Govt begins work on controversial river-link project
The Modi government has started work on the first project to artificially connect two rivers, to be followed by two more, as it moves swiftly on a controversial programme first mooted during the Atal Behari Vajpayee-era, which the previous UPA regime had sidestepped.india Updated: Sep 30, 2014 00:46 IST
The Modi government has started work on the first project to artificially connect two rivers, to be followed by two more, as it moves swiftly on a controversial programme first mooted during the Atal Behari Vajpayee-era, which the previous UPA regime had sidestepped.
Groundwork in the Ken-Betwa project, involving Madhya Pradesh and Uttar Pradesh, has begun after a nod from both states, while a detailed project report to link the Damanganga and Pinjal rivers to provide drinking water for Mumbai has been submitted to the Maharashtra and Gujarat governments.
The Ken-Betwa project involves building a dam on river Ken, a major river of the Bundelkhand region, with a 221-km canal to transfer "surplus" water to the Betwa basin. Its cited benefits include irrigation facilities in over 6 lakh hectares of farmland, water supply for over 13 lakh people in Bundelkhand and generation of 78 MW of power.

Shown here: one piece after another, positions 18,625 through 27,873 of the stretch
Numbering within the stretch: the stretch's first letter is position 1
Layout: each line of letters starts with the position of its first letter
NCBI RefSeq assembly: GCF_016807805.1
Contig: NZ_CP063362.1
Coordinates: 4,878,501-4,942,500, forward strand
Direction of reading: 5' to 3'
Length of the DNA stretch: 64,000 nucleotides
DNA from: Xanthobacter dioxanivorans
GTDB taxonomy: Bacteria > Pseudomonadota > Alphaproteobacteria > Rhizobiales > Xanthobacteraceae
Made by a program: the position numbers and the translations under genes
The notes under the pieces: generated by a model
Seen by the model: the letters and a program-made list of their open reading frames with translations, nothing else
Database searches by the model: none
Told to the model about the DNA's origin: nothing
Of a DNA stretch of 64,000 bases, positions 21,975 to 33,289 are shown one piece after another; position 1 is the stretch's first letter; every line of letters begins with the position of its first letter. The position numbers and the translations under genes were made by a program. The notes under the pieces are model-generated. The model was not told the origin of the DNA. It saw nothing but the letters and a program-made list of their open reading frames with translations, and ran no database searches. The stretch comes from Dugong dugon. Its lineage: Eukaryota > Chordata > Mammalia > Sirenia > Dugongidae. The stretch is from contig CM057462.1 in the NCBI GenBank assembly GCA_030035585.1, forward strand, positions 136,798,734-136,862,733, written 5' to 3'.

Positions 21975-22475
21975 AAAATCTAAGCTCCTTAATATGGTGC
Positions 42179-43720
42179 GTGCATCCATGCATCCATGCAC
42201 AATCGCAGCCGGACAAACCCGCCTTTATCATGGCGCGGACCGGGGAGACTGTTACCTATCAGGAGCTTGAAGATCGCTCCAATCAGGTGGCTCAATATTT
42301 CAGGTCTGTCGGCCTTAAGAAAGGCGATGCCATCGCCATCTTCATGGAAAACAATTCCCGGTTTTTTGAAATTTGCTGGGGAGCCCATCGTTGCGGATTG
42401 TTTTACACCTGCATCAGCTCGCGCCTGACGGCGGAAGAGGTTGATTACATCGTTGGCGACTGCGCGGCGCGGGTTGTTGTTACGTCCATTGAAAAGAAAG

The Madhya Pradesh government has approved mandatory alternative land to compensate habitat loss in swathes of the Panna Tiger Reserve. Designs for a third link to connect Par, Tai and Narmada rivers for irrigation benefits in drought-prone Saurashtra and Kutch are likely to be finished by March 2015.
"We will not take up any project if states don't agree and we won't touch rivers with international borders," water resources minister Uma Bharti said. The government has identified 30 such links, which will take 10 years, if states agree.
The previous government had talked of first undertaking a "comprehensive review" before any decision. A legal hurdle got cleared in 2012 when the Supreme Court, disposing of two petitions, asked the government to go ahead.
The benefits of linking rivers are mitigating floods in some areas and drought in others. It is based on a principle that some river basins are "surplus" in nature, while others are "deficit". Critics argue the concept to manage water flow, just like in an electricity grid, could be potentially disastrous, since rivers aren't a man-made resource and the flow in such artificially networked rivers isn't two-way, i.e. the direction cannot be reversed.